Local News This month our blog looks at the temperature of the Sun, and how we know this. We look at the lives and physics of two of Germany’s Nobel prize winners for physics; Wilhelm Wien and Max Planck. Of a rather less grand nature, we are nevertheless very pleased to say that our talk on the Limousin asteroid impact of the Triassic age to the FrancoScottish society in Dumfries on the 16th September was well received and led to some interesting questions and discussions. Nouvelles Ce mois nous allons considérer la température du Soleil, et étudier la vie et le travail de deux lauréats allemands du Prix Nobel en physique; Wilhelm Wien and Max Planck. Nous sommes heureux d'annoncer que notre conférence sur l’impact de l’asteroïde au Limousin à l'association francoécossaise de Dumfries le 16 septembre ait bien réussi. La conférence a été suivie par une discussion animée sur le sujet. La température du soleil On sait depuis l’antiquité que le soleil est très chaud; même les Grecs anciens (comme Anaxagore) pensait que le Soleil était un rocher chaud. Mais la température exacte du Soleil a été decouvert il y environ 125 ans. En janvier nous avons vu comment en 1837 Claude Pouillet a mesuré l'irrradiance solaire  et combien de chaleur per mètre carré, du Soleil on reçoit sur la Terre. Mais il fallait attendre le travail de Wilhelm Wiens pour déterminer la température effective de la photosphère The Solar temperature From ancient days, we have known that the Sun is hot and we have seen that the ancient Greeks, for example Anaxagoras, thought the Sun was an immensely hot rock. But just how hot has only been known for the past one hundred and twenty five years or so. In January’s blog we saw how in 1837 Claude Pouillet first measured the solar irradiance – how much heat, per square metre, from the Sun is received at the Earth. But it awaited the work of the German physicist Wilhelm Wien to determine the effective temperature of the solar photosphere. The photosphere is the apparent surface of the Sun. As we have seen, the Sun has no firm surface; it is a huge sphere of gaseous matter which increases in density with reducing radial distance (closer to the centre of the Sun). The photosphere is the layer of the Sun where the material becomes dense enough to become opaque at visible light wavelengths. Wien was a German physicist (1864 – 1928) who derived a semiempirical law now called the Wien’s displacement law. (An empirical law is an equation or relationship worked out from observations rather than from theoretical understanding.) Wien showed how the distribution of energy emitted from objects, and the peak energy levels, depended upon the temperature of the object. He showed that the colour of a hot object can be used to measure the temperature of an object. Wien’s displacement law of 1893 states: Wavelength(max) = b / T Where Wavelength(max) is the wavelength at which most energy is emitted, T is the object’s temperature (in Kelvin) and b is a constant called the Wien’s displacement constant. It has value of 2.898 x 103 m K. We can see this in everyday life. If we continue to heat a hot piece of metal it will become a dull red and will brighten as we heat it further. Continue to apply heat and the metal will become both brighter (because it is giving off more energy) but it will also become white. Wien, born in Prussia into a farming family, initially struggled at school with mathematics and his early years were shaped by his intense shyness. Whilst it seemed destined he would take over the family farming interests, his parents (and particularly his mother) supported and encouraged him to gain academic skills. His ‘bigbreak’ happened when he attended Berlin University and started to work in the laboratories of Hermann Von Helmholtz (…see April’s blog). Wilhelm spent several years of his early career working under the auspices of Helmholtz. He held appointments at various German universities, culminating in his position of professor of physics at Munich. He developed particular interests and expertise in refraction, thermal radiation and particle physics. He received the Nobel prize for physics in 1911 for his work on electromagnetism. Wien’s laws is a good fit for measuring temperature from high frequency emission (light and higher) but is not very accurate for measuring low frequency/high wavelength emissions. However, Wien’s work laid the basis for Max Planck (1858 – 1947) to provide the theoretical basis and understanding of thermodynamics. Planck was a true genius of theoretical physics. He was a Nobel prize winner (for quantum mechanics) in 1918, made key theoretical advances in thermodynamics, was fundamental in the origination and advancement of quantum mechanics, and extended Einstein’s special theory of relativity (the pair worked together at Berlin University from 1914). He extended Wien’s empirical work and in 1900 published the general blackbody radiation energy distribution in the form of Planck’s law. A ‘blackbody’ in physics is an idealised object which, when in thermal equilibrium, (i.e. when it is in heat balance and neither increasing in temperature nor cooling down) absorbs, and radiates 100% of the energy incident (i.e. “landingon”) the object. Or, in other words, if the surface of a star is being heated by the nuclear reactions deep inside the core, but is radiating away all the energy it is receiving; it is in equilibrium and will behave as a blackbody. The blackbody means that there would, for example, be no reflection or absorption of radiation; which in ‘reallife’ is never the case as ‘boundary layer effects’ also give a variance. However, it can be a very good approximation; and especially so if we are considering layers within the Sun. Planck’s law is a little beyond the bounds of what we can realistically explained within a blog, but the interested reader is referred to our book on the Sun where details can be found. However, Planck's law can be seen graphically as below: The graph above shows how much energy is emitted (the left hand side axis) at what wavelengths (‘colours’) for objects at various temperatures (the individual curves). Temperature here is measured in Kelvin which can be thought of as degrees centigrade but on a scale where zero Kelvin is the same as minus 273 centigrade. The red curve shows the emittance for an object at 300k, or 27 centigrade. Although Planck’s law looks rather complicated, the distribution curves for various temperatures show us a number of key features:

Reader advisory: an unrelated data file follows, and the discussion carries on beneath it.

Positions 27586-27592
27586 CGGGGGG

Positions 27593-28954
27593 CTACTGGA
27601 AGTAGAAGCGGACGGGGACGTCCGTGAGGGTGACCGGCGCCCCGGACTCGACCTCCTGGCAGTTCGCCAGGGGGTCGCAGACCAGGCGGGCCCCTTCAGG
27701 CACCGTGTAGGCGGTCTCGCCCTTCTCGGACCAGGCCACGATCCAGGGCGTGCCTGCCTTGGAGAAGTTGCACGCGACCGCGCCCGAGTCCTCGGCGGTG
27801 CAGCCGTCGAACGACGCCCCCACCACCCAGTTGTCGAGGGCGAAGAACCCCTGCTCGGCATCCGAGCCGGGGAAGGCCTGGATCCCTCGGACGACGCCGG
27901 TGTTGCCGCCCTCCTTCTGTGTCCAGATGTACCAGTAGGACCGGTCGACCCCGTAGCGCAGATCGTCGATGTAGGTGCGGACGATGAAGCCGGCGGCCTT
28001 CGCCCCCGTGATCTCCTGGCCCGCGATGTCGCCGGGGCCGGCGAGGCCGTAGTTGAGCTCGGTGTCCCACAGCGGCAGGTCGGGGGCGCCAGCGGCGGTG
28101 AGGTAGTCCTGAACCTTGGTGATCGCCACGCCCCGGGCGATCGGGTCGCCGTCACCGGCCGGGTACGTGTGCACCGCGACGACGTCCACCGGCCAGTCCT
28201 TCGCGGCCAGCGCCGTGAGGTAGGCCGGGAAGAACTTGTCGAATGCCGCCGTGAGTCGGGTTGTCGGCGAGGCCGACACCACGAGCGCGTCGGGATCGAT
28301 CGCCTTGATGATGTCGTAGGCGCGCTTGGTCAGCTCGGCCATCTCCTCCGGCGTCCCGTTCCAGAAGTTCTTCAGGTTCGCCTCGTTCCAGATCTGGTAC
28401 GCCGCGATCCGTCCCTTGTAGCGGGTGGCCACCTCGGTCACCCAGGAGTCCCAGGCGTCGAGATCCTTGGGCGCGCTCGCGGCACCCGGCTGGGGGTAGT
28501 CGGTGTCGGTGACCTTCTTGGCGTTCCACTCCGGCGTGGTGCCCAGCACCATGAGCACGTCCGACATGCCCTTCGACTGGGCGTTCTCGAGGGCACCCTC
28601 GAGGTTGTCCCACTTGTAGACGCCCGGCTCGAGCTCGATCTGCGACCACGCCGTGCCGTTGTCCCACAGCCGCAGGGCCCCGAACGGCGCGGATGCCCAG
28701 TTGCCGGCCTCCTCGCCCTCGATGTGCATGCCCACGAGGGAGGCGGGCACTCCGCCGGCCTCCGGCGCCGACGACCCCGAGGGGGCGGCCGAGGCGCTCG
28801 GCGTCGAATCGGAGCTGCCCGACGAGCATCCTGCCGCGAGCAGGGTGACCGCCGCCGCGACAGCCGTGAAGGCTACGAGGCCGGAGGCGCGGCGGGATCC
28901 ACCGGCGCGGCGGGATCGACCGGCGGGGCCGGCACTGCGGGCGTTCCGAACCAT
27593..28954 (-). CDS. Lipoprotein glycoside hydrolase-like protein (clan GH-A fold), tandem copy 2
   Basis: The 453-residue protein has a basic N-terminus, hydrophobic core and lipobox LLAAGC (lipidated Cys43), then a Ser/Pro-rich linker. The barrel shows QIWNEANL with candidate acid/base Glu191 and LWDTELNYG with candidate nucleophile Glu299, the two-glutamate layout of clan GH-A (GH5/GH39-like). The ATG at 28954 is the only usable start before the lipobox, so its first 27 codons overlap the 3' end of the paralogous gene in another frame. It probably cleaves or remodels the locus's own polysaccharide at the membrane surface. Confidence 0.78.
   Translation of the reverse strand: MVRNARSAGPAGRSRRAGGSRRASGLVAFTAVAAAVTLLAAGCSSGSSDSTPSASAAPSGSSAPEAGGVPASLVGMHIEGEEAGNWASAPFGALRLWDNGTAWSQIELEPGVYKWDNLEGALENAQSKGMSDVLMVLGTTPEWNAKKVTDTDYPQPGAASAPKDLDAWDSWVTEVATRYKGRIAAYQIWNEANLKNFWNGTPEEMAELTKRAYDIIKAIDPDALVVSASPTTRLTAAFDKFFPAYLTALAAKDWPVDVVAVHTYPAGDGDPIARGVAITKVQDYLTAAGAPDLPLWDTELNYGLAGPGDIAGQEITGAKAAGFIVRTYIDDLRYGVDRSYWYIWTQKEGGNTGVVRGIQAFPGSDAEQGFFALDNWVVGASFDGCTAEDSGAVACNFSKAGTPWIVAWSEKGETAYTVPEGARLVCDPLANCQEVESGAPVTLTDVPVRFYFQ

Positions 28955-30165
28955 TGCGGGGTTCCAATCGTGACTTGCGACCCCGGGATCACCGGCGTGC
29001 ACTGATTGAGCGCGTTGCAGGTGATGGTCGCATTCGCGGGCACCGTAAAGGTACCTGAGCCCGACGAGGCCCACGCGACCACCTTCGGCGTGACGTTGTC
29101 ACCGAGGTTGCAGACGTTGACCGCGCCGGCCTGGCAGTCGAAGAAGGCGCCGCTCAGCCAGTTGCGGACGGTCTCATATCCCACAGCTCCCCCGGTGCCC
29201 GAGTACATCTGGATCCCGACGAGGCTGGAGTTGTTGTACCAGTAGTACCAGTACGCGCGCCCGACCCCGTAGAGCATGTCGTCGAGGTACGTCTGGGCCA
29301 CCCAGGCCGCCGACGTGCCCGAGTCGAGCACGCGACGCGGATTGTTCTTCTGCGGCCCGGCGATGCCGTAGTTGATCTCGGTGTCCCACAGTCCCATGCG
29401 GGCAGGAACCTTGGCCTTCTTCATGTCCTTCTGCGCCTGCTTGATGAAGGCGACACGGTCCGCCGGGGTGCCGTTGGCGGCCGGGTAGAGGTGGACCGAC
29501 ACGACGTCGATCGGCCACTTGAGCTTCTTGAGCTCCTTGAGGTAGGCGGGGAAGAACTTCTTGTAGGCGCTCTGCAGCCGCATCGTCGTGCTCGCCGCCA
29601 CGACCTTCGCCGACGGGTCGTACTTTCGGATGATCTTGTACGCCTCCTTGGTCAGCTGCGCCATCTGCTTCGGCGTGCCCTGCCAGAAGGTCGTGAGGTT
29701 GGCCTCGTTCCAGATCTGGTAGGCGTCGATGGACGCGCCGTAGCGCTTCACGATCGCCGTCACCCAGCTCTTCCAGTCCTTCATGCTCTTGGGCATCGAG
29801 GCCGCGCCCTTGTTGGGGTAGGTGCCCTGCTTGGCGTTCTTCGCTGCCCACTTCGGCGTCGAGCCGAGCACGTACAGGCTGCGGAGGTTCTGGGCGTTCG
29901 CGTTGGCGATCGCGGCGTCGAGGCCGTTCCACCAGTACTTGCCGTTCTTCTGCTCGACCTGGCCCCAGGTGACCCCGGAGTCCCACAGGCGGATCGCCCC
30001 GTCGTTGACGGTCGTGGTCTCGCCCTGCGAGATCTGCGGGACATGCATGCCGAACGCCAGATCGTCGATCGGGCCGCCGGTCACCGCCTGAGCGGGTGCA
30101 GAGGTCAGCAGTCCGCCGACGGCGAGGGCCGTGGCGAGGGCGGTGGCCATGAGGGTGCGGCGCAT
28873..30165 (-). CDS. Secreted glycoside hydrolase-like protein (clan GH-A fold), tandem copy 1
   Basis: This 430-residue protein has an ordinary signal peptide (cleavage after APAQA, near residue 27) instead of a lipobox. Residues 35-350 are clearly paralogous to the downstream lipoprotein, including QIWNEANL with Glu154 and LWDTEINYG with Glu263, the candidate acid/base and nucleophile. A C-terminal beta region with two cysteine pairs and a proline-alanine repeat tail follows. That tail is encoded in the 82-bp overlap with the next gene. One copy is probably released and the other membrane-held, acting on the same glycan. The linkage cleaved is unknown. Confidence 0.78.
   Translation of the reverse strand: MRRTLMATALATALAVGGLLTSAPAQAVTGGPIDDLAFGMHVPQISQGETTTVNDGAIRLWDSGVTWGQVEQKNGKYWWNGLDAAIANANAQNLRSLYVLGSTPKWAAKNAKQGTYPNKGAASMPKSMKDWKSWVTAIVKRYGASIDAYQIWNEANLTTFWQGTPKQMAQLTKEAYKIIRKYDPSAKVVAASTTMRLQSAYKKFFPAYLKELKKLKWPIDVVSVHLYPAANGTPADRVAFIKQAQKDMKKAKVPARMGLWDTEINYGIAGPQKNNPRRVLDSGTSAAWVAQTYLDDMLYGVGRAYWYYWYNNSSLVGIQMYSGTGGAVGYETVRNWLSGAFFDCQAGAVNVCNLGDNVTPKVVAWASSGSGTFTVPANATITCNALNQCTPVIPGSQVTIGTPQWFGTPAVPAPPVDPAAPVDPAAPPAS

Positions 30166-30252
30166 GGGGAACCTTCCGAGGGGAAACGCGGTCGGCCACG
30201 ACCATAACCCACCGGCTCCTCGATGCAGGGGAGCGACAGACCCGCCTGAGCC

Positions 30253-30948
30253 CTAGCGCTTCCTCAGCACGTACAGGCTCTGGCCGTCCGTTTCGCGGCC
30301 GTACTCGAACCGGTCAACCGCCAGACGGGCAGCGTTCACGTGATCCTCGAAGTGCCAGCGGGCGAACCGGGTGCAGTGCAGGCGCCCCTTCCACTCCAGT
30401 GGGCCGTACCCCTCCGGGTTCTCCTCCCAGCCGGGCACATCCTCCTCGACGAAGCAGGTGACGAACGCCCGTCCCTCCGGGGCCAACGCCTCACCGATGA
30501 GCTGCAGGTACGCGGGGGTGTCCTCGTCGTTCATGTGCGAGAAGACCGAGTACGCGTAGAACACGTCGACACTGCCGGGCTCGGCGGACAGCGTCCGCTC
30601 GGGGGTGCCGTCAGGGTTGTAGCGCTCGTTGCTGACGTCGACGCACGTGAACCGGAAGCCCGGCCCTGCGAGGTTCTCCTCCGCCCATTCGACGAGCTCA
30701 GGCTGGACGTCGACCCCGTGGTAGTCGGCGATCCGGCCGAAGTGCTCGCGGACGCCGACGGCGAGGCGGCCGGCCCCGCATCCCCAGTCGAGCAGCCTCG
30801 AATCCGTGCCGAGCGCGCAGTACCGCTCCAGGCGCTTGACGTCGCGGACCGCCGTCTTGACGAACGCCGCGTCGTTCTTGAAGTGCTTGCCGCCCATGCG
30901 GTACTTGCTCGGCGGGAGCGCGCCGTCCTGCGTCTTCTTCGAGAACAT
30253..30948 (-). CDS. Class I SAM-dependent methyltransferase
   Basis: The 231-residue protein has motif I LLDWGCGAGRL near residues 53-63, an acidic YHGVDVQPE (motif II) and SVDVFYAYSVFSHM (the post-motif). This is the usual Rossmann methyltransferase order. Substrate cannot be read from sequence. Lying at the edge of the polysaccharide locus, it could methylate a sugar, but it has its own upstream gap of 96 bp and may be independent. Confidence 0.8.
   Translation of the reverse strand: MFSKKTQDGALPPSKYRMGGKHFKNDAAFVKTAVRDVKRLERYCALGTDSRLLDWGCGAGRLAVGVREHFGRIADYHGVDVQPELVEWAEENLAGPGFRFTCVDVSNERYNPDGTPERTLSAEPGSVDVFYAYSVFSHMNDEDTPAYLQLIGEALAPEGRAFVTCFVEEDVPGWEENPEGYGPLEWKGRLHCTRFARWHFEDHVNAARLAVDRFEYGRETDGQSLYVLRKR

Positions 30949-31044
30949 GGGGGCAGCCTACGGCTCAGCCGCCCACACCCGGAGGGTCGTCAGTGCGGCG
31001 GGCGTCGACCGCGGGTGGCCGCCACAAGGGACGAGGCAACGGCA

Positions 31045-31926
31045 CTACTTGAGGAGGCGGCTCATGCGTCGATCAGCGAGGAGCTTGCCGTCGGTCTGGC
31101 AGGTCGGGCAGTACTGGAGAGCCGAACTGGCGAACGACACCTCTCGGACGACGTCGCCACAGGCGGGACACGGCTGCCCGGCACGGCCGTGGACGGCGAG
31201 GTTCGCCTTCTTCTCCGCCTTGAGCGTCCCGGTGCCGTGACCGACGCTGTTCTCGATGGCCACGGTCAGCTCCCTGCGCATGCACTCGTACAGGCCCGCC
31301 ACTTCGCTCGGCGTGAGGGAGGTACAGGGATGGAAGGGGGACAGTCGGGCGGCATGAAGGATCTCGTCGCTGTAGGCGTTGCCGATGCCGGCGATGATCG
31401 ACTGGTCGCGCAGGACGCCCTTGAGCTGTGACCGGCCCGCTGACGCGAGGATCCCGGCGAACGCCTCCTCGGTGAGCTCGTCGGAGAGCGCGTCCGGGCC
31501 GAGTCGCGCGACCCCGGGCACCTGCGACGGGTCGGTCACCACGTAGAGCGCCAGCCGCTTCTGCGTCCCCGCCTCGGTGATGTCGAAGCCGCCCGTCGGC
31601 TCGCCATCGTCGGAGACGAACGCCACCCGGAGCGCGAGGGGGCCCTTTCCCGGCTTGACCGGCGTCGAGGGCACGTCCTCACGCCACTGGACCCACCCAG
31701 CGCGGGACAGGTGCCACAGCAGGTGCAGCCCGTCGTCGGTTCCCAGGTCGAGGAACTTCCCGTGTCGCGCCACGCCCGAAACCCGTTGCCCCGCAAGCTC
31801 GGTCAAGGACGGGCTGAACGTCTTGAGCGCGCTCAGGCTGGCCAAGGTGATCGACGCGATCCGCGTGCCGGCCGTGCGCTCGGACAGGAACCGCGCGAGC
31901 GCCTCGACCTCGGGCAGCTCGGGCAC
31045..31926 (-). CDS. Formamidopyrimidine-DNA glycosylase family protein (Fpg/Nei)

If we look at these from a Solar (Sun) perspective: The Sun’s peak of energy emission is at wavelength of around 5020 Å (Angstrom), or in SI units, ~0.5μm. From this we can deduce, from Planck’s law (or more easily, from Wien’s law) that the apparent surface temperature is around 5770K. At the peak emission of ~5000 angstroms the colour of the Sun is predominately yellow. Further reading Wilhelm Wien https://www.nobelprize.org/nobel_prizes/physics/laureates/1911/wienbio.html Max Planck https://www.nobelprize.org/nobel_prizes/physics/laureates/1918/planckbio.html The Sun – shining light on the Solar system http://www.observatoiresolaire.eu/solarphysics.html Next Month
Next month we continue our series looking at the physics of the Sun and we will look at how we know, or think we know, the temperature at the heart of the Sun.
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January 2019